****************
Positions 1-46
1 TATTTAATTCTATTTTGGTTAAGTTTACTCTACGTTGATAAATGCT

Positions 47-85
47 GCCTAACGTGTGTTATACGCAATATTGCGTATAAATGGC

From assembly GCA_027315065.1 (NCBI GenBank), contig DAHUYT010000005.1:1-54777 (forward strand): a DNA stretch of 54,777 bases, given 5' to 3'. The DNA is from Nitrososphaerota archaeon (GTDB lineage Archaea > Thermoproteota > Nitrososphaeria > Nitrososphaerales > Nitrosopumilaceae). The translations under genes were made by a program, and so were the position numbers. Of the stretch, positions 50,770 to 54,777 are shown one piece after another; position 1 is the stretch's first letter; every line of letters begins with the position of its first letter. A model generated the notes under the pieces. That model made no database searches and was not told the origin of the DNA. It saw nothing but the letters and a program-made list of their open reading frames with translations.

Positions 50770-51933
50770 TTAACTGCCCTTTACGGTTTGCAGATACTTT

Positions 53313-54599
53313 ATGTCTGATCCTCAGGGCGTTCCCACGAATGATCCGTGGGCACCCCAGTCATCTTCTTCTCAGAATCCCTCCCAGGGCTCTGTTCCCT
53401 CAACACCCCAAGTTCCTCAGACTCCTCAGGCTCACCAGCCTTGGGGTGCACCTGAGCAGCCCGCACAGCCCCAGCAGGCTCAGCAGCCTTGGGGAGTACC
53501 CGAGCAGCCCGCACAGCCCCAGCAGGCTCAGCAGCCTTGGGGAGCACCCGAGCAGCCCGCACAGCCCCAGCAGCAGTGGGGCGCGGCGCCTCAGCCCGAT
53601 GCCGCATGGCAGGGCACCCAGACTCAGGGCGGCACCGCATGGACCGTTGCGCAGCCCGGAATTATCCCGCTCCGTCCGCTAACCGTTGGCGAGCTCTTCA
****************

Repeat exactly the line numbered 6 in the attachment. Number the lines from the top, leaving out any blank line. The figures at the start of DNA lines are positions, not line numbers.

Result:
Positions 50770-51933